I don’t remember what her calendar looked like. But I know that she made interest a separate category.

She had a visual representation of how many days she had to work every month just to pay interest.

It was powerful and motivating.

There are a lot of finance “gurus” out there who will sell you a plan for reducing your debt. All of those plans work for some people. None of them work for all people.

Some don’t work for everyone’s income level. Some don’t work for everyone’s state of mind or way of thinking about the world.

Anyone with disposable income can pay off debt faster than they are now, if it becomes their priority. There are tons of reasons why it’s not people’s priority, from comfort shopping to gambling addiction to not enough emotional energy to deal with it to sheer lack of willpower against “cute” things or things that are a “good deal.” And on and on. As much variety as any “I know I would be better off if I did This Thing but I’m not doing The Thing.”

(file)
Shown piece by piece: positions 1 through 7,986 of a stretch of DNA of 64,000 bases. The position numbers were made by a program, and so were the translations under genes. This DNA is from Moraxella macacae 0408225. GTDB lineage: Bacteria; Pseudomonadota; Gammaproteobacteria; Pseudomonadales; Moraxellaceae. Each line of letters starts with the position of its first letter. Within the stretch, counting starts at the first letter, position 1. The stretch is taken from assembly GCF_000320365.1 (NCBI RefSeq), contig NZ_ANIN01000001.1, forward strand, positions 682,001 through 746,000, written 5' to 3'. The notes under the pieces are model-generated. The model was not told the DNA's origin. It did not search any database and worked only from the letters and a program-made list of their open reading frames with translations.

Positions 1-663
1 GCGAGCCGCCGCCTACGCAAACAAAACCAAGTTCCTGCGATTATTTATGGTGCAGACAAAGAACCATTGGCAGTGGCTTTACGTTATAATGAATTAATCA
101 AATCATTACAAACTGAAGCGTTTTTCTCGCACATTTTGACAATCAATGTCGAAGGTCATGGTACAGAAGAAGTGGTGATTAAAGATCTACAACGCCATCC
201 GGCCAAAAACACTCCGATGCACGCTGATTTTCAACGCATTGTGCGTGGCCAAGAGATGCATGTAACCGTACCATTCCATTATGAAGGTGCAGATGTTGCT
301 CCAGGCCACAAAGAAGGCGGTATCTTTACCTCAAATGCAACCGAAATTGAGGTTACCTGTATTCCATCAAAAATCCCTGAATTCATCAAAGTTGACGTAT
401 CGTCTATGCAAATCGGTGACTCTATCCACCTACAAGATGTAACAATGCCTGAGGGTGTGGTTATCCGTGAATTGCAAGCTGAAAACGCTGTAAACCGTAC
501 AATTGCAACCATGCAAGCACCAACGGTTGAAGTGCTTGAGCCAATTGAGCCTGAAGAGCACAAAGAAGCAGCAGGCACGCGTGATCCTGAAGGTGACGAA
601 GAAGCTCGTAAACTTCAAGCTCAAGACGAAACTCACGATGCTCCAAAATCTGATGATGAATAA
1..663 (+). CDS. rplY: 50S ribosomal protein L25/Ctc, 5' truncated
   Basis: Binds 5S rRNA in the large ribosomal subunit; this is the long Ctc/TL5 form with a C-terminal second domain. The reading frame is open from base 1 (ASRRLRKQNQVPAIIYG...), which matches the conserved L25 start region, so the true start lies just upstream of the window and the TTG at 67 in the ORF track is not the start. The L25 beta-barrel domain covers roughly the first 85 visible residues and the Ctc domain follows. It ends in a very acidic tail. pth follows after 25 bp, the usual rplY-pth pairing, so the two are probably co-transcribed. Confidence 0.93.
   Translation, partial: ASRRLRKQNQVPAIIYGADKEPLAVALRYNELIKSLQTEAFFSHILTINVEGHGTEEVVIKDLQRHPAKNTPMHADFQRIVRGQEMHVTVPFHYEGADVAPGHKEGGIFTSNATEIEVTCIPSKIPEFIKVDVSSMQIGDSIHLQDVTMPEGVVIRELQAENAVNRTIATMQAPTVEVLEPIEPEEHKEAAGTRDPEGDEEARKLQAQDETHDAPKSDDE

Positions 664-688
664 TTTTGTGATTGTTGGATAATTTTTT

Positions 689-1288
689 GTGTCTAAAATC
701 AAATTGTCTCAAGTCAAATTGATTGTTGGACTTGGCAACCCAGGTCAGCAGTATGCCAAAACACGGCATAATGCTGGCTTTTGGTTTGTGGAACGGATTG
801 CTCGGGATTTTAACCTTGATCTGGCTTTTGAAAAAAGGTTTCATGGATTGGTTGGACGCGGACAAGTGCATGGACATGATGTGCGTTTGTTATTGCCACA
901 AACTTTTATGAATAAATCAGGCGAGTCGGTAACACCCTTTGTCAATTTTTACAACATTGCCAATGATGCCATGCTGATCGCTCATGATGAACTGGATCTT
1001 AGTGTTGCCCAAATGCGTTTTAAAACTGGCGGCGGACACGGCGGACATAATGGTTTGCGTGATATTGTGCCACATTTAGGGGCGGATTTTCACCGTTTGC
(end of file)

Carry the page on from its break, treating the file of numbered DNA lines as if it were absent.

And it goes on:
Life is less stressful with less debt. We trash talk “kids these days” who are looking for instant gratification, but it’s not just the kids…


*I don’t remember what the site was or who the writer was or I would give credit. If you know, let me know. Or maybe this is a fairly common thing to do, but I don’t remember seeing it again…

Posted in audience participation, parenting, thoughtfulness

Worse than losing a child

I taught a hip hop class second semester last year.

Damien was one of the kids in it. He was a neat kid.

At the end of the year, 6th grade promoted, and he moved on to junior high.

Except he only went to two days (and that’s only because my district started already).

As the result of a medical condition I was unfamiliar with, last week Damien seized, hemorrhaged, and had a stroke. He underwent emergency surgery to relieve swelling on his brain and, as of Thursday night, he is brain dead.

I can’t imagine what his mom is going through right now.